Girls Group Mentoring Toolkit

This Girls Group Mentoring Toolkit provides the tools, resources and support to create, implement, deliver and evaluate a quality group mentoring program for girls, ages 9-13, in your community. The Toolkit is intended to be used in a range of communities, and can be adapted to the unique values, needs, strengths and challenges that each community encompasses.

Program Population

An Intersectional Approach

“Using intersectional feminist frameworks, social categories such as race, class, and gender—among others—operate relationally; these categories do not stand on their own, but rather gain meaning and power by reinforcing and referencing each other.”

- CRIAW (2009)

The term “intersectionality” comes from a metaphor coined by theorist Kimberlé Williams Crenshaw (1989) to explain how race and gender oppression can interact:

"Consider an analogy to traffic in an intersection, coming and going in all four directions. Discrimination, like traffic through an intersection, may flow in one direction, and it may flow in another. If an accident happens in an intersection, it can be caused by cars traveling from any number of directions and, sometimes, from all of them. "

Crenshaw goes on to explain that if a women is harmed from being in an intersection, either sex discrimination, race discrimination, or both, could be the cause of her injury (Crenshaw, 1989). It’s not always possible to determine what caused the harm. In the same way, it is impossible to separate the ways that conflicting and interacting forms of oppression overlap in the girls’ lives. Each girl’s experience in the mentoring process is unique, as are her needs, strengths, resiliencies and challenges. It is critical for mentors to understand this.

It is important to apply an intersectional approach when talking about young girls in Canada. An intersectional approach highlights the simultaneous effects of factors such as race, class, ethnicity, status in society, sexuality, religion, age and ability on an individual's life.

Community practitioners must be aware of these intersecting forms of oppression and adapt their approach accordingly. To ensure that barriers are not created within the program, leaders should recognize that activities and discussions will have different meanings for different girls. For instance, a discussion around what it means to be a community leader, the implications of mentoring or the challenges of being a girl may have different interpretations and carry with it different restraints for girls from different communities and circumstances.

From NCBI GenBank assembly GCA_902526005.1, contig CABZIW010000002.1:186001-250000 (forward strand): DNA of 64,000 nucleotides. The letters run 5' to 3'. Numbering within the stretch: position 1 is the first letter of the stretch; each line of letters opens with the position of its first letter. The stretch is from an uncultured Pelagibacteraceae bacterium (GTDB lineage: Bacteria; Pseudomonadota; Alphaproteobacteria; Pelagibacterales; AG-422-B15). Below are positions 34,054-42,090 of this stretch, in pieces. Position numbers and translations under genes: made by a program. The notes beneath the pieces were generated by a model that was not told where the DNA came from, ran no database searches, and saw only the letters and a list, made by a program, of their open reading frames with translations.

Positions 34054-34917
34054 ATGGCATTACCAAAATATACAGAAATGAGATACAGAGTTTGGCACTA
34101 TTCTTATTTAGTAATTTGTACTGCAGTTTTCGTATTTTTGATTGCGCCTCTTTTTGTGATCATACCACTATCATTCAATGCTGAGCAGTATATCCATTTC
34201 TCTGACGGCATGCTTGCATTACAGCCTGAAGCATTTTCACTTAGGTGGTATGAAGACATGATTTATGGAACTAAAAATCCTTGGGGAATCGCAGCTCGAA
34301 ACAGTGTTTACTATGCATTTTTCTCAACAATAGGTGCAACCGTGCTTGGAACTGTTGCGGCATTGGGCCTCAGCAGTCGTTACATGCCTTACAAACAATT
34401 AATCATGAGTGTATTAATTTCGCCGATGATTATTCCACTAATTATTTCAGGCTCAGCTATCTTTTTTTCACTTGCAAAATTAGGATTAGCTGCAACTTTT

Many marginalized groups do not see themselves reflected in the media or in the world around them, so we must ensure their needs and identities are not overlooked in a girls group or oversimplified by dominant assumptions. As a group facilitator, program coordinator or mentor, self-awareness is one important way of addressing intersectionality. Self-disclosure and personal stories which illustrate the resolution of your own identity can be valuable and empowering for program participants. It is also critical to have an understanding of your own power and privilege within systems (Clarke, 2011). Discussion and questioning of stereotypes can be used within the group mentoring context to evaluate the differences among girls and help them discover and celebrate their uniqueness. Girls should be encouraged to take part in activities that develop their talents, passions and strengths.

Many marginalized groups do not see themselves reflected in the media or in the world around them, so we must ensure their needs and identities are not overlooked in a girls group or oversimplified by dominant assumptions. As a group facilitator, program coordinator or mentor, it is also critical to have an understanding of your own power and privilege within systems (Clarke, 2011). Discussion and questioning of stereotypes can be used within the group mentoring context to evaluate the differences among girls and help them discover and celebrate their uniqueness. Girls should be encouraged to take part in activities that develop their talents, passions and strengths.

 


Contact: mentoringgirls(at)canadianwomen.org